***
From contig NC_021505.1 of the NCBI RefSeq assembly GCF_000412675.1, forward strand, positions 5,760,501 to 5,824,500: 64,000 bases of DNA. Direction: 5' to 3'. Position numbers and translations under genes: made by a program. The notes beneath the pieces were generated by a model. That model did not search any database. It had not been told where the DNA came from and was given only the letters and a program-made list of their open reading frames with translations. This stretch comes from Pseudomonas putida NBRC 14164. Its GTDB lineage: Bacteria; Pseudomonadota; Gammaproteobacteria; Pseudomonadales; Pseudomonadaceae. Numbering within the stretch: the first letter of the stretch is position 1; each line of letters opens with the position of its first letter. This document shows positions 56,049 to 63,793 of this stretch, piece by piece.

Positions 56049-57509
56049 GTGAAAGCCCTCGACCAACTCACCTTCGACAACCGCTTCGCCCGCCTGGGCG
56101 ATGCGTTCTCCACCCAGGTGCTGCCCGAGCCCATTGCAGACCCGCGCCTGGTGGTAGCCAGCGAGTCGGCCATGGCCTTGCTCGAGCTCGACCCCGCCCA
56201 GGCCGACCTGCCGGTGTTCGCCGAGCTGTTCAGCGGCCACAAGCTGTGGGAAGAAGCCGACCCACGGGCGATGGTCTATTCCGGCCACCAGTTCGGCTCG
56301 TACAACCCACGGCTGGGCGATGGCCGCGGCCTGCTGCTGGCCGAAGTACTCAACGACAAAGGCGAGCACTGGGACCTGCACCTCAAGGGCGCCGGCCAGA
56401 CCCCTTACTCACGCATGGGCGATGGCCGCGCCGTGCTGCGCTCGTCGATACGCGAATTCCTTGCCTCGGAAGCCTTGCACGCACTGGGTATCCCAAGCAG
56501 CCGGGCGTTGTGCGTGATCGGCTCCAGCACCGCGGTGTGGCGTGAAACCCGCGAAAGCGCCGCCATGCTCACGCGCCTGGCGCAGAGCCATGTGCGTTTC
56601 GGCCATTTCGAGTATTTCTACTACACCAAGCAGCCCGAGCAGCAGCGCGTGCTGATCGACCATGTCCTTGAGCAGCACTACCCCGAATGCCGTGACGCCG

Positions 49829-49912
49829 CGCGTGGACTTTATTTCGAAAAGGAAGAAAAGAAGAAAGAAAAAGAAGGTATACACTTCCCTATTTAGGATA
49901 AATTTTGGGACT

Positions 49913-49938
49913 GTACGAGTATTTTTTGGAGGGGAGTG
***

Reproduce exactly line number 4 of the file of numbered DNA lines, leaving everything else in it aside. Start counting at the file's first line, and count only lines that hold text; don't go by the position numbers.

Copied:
56101 ATGCGTTCTCCACCCAGGTGCTGCCCGAGCCCATTGCAGACCCGCGCCTGGTGGTAGCCAGCGAGTCGGCCATGGCCTTGCTCGAGCTCGACCCCGCCCA